#52,000 Bengal boat to light up Kolkata-London ties
The peacock-shaped boat, adorned with 1.25 lakh bulbs, will be the cynosure of all eyes at the two-day Thames Festival.india Updated: Dec 29, 2003 12:27 IST
It will be a two-day 'nuptial' celebration of two great cities of the world - Kolkata and London. The union of two river cities will be celebrated by a £52,000 worth peacock-shaped Bengal boat, adorned with 125,000 miniature bulbs, at the London Mayor's Thames Festival starting on Saturday at the Victoria Embankment on the river Thames in London.
The close cultural, historical and architectural ties between Kolkata and London have resulted in the 7-metre long Bengal boat, specially shipped here from Chandernagore in West Bengal, which will lead the 1.6 km long Procession of Lights marking the grand finale of the annual Thames Festival on Sunday.
Called the 'Midnight Menagerie', this year's procession has been put up by 50 artists working with 2,000 participants, including children, to create a spectacle of music, dance, lanterns and costumes.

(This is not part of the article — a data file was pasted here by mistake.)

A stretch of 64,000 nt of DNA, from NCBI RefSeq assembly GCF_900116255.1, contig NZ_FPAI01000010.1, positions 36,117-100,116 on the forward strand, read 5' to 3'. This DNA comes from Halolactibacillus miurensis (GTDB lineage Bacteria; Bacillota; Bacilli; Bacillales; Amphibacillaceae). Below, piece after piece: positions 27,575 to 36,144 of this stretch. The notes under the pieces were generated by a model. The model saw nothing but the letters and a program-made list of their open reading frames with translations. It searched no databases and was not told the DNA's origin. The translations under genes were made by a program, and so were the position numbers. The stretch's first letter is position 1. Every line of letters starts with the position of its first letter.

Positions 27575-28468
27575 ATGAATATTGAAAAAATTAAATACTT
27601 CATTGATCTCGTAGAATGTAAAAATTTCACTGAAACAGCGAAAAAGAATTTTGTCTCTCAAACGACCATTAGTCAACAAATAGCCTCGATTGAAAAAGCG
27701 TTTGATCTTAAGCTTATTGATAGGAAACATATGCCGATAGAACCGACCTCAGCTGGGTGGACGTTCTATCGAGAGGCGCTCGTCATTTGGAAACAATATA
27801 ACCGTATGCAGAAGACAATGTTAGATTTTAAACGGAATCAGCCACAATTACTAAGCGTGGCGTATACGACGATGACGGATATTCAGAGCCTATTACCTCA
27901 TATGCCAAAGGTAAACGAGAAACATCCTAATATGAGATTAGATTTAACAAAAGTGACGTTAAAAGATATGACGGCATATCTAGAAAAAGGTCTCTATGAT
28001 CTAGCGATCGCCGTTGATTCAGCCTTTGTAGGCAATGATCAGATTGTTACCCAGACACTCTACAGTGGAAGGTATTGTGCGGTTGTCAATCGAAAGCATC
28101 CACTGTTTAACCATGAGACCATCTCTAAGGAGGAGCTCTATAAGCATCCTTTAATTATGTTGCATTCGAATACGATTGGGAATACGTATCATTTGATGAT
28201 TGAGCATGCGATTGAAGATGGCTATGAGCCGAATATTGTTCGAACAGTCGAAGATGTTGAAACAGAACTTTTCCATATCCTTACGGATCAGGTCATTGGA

Simon Hughes, MP and Chairman of the Thames Festival Trust, while addressing the media at the Indian High Commission in London called it a wedding celebration, the highpoint of which will be " 'Din Shuru' (Starting the Day), an Indian carnival, with 'Bajra'(pleasure boat) - made entirely of light bulbs as a centrepiece, which has been brought over from West Bengal to London."
The festival marks the unending love for Kolkata in British hearts. Many believe the full potential of the city of the sacred Ganga has yet to be reached. It is, for most Britons, a 'sleeping giant waiting to be woken'. A city blessed with culture, talent, history and architecture, not a city of Mother Teresa, poverty, urban decay.
Dr Satyabrata Pal, Deputy High Commissioner for India in the UK, who hosted a reception at the India House for the organisers of the Festival, coincidentally on September 11, referred to the "destructive" mindset of extremists responsible for the 9/11 terror attacks in the US two years ago and said: "What we need today is a complete rejection of that mindset.
"What we have here is the merger of rivers Ganges and Thames in a most spectacular way. What we have here is a true attempt to understand each other."